Note: This is a guest post by Andrew Rondeau of Great Management
As an employee, we all want that job promotion, don’t we?
So let’s just say, you are ready to get promotion.
You do your job exceptionally well.
You know the organization extremely well.
You have increased your accountabilities.
Your boss believes you are ready.
You have the confidence and you just cannot wait to get started.
But…it turns out we can’t get that job promotion alone.
Aside from the fact that it is the boss and normally several of their colleagues who approve or decline your job promotion, you also have to consider the opinions of your co-workers.
I have attended numerous ‘Job Promotion Panels’ and someone who is influential and deemed respectful, only has to say a negative comment about you (the person up for promotion) and your chances of getting promotion are easily scuppered.
And the comments can be so insignificant:
“I was in a meeting with them once and they didn’t say a word, not one word”
“They were 5 minutes late for the meeting with the Finance Director, last week – it didn’t go down too well”
“Wasn’t his last project late?”
You may be ready but those influential, respected individuals also need to believe you are ready.
They can help or scupper your chances of job promotion.
So what can you do?
Through networking, you may be a step closer to that desired job promotion.
One should never underestimate the power of influence gained through networking.
Whether you are a newbie to networking or not, think, “My goal is going to be to establish, say five meaningful connections.”
Your goal is not to gather contacts; your goal is to develop connections with people.
Influential and respected individuals.
So start by finding out who are the influential and respected individuals within your department.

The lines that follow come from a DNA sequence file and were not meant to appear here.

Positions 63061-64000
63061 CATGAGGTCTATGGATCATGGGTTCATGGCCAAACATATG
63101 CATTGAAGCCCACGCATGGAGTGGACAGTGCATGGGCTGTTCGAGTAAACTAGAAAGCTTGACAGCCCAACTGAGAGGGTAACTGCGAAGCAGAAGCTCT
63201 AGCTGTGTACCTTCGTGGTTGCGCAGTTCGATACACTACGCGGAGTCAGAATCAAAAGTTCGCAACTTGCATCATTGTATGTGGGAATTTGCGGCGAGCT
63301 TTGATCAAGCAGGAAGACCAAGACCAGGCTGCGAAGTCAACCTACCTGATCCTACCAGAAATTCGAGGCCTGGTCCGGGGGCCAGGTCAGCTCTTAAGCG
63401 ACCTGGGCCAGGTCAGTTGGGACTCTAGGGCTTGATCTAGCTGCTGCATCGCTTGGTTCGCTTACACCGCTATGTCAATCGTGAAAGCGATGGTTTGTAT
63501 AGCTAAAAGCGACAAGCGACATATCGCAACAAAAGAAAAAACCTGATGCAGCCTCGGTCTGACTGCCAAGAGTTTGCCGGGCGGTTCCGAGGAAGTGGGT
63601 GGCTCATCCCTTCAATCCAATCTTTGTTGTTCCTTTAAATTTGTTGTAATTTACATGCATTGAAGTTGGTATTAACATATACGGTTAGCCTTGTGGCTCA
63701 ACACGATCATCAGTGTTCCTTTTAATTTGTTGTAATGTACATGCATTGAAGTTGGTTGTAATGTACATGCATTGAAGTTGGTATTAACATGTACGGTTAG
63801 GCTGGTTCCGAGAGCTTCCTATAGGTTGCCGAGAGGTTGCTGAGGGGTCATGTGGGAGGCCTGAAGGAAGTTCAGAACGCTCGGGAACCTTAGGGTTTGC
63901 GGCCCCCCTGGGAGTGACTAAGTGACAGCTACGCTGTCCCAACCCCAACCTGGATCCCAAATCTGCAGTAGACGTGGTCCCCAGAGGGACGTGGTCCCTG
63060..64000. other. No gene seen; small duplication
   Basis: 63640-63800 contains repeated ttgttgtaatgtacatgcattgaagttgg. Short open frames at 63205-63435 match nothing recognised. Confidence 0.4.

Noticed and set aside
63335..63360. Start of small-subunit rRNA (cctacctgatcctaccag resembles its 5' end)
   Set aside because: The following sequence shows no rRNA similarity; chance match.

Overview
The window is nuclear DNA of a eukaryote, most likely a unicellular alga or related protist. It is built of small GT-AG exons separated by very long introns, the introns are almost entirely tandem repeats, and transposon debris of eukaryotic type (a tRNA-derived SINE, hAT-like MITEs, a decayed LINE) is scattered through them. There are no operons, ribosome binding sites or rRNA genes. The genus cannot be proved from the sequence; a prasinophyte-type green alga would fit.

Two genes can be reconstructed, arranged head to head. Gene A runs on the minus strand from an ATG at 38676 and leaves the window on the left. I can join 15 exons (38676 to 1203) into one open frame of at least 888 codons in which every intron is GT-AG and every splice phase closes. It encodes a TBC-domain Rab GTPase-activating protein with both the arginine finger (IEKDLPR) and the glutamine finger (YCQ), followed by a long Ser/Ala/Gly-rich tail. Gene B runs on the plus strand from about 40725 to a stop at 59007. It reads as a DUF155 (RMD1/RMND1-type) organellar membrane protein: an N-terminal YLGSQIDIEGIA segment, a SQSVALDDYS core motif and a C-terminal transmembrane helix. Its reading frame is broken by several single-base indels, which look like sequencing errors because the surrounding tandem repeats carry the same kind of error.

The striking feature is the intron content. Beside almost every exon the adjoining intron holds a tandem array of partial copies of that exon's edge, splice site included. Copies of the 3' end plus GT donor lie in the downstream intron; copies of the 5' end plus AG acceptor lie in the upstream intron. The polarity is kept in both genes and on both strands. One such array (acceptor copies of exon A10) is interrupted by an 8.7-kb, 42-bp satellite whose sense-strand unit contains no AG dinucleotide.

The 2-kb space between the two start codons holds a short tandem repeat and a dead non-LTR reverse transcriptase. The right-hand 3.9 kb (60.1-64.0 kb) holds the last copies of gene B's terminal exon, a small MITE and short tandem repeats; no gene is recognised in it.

Who are the ones who are listened to and their ideas are taken forward?
Any of your peers?
Any of your bosses peers?
Got your list? Great.
Simply invite them to have a coffee and let them do most of the talking – at least 80%.
Just ask “What are you working on?” or “Do you need some help on something…”
People love sharing their advice.
Get them started and keep asking follow up questions.
Then a simple technique which always works…
However, before I mention it…so many people are focused on, “What’s in it for me?” instead of “What’s in it for others?”
You should be thinking, “How can I help others get what they want?”
Give first…offer help.
That’s the simple technique, which always works.
Chances are they are overworked and anything you can do to help would be gratefully received.
I’m not talking about taking over their project or task but it might be something simple they just don’t have time to do.
Offer that help, agree you will do something, jot it down and then follow it through. I know that there is the conventional wisdom that life is 90 percent about showing up, and that’s just not true.
Life is 90 percent about following through.
If you want to scupper your chances of job promotion forever, don’t follow through on your agreed help.
And that’s it. Simple.
Now once you deliver and have more discussions, you can start dropping into the conversation what you are up to. What successes you have had, what your strengths are.
This builds up your credibility extremely fast.
You can use this to your advantage. By becoming a model employee, you will not have a hard time convincing the network that you are worthy of the promotion.
Then when your name gets mentioned at the “Promotion Panel” those influencers will be convinced you are the best person for the role because they know you and you always deliver.
We all want a job promotion. Networking can get you one.
Just make sure that you deserve the good word that your network will pitch in for the “Job Promotion Panel” to hear.
Now go and get promotion.
Andrew Rondeau transformed himself from a $4 an-hour petrol-pump attendant to a highly successful Senior Manager earning $500k every year. Discover how to maximize your income and minimize your effort by receiving Andrew’s free e-course and report on GreatManagement.org.
Photo by A. www.viajar24h.com